"The most prolific IRA efforts on Facebook and Instagram specifically targeted Black American communities and appear to have been focused on developing Black audiences and recruiting Black Americans as assets," the report continues. "... The IRA sowed both secessionist and insurrectionist sentiments, attempting to exacerbate discord against the government at federal, state, and local levels."
Researchers broke voter-suppression operations down into "malicious misdirection," "candidate support redirection," and "turnout depression."
Content-wise, "a substantial portion of political content articulated pro-Donald Trump sentiments, beginning with the early primaries" while "the developed Left-wing Twitter personas were still largely anti-Clinton and expressed proBernie Sanders and pro-Jill Stein sentiments."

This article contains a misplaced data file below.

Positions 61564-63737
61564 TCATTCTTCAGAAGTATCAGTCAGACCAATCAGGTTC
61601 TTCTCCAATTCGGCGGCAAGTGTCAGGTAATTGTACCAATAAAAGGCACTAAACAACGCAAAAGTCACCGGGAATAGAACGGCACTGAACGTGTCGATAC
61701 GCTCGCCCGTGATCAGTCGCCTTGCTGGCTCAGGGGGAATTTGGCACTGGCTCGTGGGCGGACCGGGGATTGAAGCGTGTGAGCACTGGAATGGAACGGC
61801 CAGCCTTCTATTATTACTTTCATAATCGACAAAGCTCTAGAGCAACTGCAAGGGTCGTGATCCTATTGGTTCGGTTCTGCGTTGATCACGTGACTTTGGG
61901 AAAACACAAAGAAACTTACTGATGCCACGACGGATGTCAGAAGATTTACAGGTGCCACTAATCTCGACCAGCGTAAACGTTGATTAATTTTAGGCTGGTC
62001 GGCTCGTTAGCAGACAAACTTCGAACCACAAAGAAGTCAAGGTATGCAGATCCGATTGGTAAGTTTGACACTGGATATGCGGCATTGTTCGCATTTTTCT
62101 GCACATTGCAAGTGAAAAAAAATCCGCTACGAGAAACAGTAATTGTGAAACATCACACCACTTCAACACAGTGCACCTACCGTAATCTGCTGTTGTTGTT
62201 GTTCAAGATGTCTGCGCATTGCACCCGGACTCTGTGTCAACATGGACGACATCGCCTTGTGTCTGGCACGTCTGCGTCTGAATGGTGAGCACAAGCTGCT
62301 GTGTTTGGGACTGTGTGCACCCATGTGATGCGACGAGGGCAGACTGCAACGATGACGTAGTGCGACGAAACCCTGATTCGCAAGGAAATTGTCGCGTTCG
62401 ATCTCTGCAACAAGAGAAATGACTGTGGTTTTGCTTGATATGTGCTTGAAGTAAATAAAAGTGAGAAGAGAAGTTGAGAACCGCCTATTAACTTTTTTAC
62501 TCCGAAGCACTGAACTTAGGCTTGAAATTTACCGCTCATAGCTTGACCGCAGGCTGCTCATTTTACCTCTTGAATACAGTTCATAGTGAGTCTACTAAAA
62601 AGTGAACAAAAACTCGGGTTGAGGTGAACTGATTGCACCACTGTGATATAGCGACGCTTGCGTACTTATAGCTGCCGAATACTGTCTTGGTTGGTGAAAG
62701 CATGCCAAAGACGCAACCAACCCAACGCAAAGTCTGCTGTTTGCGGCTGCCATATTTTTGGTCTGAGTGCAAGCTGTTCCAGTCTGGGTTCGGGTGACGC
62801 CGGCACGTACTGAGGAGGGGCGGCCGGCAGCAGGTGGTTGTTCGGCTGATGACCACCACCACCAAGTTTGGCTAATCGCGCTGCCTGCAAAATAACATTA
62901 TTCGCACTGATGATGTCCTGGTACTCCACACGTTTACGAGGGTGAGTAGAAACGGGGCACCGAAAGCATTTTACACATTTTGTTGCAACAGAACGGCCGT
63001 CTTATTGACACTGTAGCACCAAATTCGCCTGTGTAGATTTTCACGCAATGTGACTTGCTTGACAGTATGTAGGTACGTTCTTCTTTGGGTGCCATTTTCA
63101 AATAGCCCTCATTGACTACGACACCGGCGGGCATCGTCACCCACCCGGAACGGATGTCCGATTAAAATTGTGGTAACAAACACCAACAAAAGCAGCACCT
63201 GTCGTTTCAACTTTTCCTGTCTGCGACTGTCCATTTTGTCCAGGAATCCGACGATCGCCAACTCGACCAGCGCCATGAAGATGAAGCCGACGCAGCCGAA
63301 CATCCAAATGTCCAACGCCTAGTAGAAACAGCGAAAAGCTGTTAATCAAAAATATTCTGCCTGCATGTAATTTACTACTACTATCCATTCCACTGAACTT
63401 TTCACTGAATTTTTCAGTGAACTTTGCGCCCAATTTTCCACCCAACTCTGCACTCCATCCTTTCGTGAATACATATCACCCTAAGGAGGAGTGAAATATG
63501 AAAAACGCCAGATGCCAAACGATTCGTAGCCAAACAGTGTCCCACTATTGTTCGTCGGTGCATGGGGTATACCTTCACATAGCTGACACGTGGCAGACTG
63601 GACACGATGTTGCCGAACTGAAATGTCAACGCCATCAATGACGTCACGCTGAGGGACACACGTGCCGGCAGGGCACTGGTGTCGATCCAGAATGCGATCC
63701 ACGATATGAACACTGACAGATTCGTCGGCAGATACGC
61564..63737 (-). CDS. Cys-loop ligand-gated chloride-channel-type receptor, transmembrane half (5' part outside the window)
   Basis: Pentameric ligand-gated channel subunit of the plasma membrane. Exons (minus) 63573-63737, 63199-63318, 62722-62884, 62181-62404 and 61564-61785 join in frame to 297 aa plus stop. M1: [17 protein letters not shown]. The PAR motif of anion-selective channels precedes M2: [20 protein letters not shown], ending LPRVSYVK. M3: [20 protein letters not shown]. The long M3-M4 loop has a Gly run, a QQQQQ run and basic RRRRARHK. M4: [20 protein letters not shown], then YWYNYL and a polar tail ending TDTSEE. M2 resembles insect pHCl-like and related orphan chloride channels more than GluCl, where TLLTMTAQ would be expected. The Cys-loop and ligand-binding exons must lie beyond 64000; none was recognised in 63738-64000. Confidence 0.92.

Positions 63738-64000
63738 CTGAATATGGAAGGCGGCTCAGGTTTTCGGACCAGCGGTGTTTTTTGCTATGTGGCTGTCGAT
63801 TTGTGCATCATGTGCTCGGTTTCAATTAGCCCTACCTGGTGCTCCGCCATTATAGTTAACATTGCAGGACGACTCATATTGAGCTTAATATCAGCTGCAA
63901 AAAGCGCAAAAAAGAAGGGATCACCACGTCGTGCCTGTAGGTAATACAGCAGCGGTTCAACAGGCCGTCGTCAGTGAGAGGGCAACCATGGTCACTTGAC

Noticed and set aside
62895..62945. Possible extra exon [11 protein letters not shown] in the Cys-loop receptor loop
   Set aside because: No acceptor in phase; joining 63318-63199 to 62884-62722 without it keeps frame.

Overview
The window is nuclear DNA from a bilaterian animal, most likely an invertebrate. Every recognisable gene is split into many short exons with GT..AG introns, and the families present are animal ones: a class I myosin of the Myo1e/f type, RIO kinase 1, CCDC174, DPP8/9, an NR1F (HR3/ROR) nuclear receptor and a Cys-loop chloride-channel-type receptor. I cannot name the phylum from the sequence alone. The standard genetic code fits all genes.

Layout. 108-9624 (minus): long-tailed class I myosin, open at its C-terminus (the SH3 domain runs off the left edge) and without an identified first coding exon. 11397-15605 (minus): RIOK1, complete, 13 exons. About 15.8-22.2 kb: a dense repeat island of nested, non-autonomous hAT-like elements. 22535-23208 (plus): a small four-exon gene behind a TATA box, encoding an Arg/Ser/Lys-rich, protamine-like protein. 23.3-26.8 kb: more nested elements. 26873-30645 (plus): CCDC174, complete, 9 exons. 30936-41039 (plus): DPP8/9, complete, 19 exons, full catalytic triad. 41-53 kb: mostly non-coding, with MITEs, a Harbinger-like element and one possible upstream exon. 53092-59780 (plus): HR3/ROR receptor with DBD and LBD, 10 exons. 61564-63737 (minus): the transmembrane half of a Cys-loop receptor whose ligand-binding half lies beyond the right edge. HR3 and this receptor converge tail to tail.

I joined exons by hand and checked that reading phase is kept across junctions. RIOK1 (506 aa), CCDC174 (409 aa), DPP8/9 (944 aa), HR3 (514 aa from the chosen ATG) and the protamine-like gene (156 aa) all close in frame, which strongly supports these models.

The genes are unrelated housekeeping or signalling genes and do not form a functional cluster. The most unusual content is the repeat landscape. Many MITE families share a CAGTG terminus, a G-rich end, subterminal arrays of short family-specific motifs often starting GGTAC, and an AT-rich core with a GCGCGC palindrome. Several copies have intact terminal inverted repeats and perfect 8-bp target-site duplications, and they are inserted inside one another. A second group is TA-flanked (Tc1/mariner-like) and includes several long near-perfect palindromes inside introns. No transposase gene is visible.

Also targeted by the influence operation were some of President Trump's primary opponents, including Ben Carson and Sens. Marco Rubio (R-Fla.), Ted Cruz (R-Texas) and Lindsey Graham (R-S.C.), as well as former FBI Director James Comey and special counsel Robert Mueller.
The content produced by the Russian op centered around key themes: "Black culture, community, Black Lives Matter; Blue Lives Matter, pro-police; anti-refugee, pro-immigration reform; Texas culture, community, and pride; Southern culture (Confederate history); separatist movements and secession; Muslim culture, community, and pride; Christian culture, community, and pride; LGBT culture, community, and pride; Native American culture, community, and pride; meme and 'red pill' culture; patriotism and Tea Party culture; liberal and feminist culture; veterans issues; gun rights, pro-2nd Amendment; political pro-Trump, anti-Clinton content; pro-Bernie Sanders and Jill Stein content; Syria and ISIS, pro-Assad, anti-U.S. involvement; trust in media."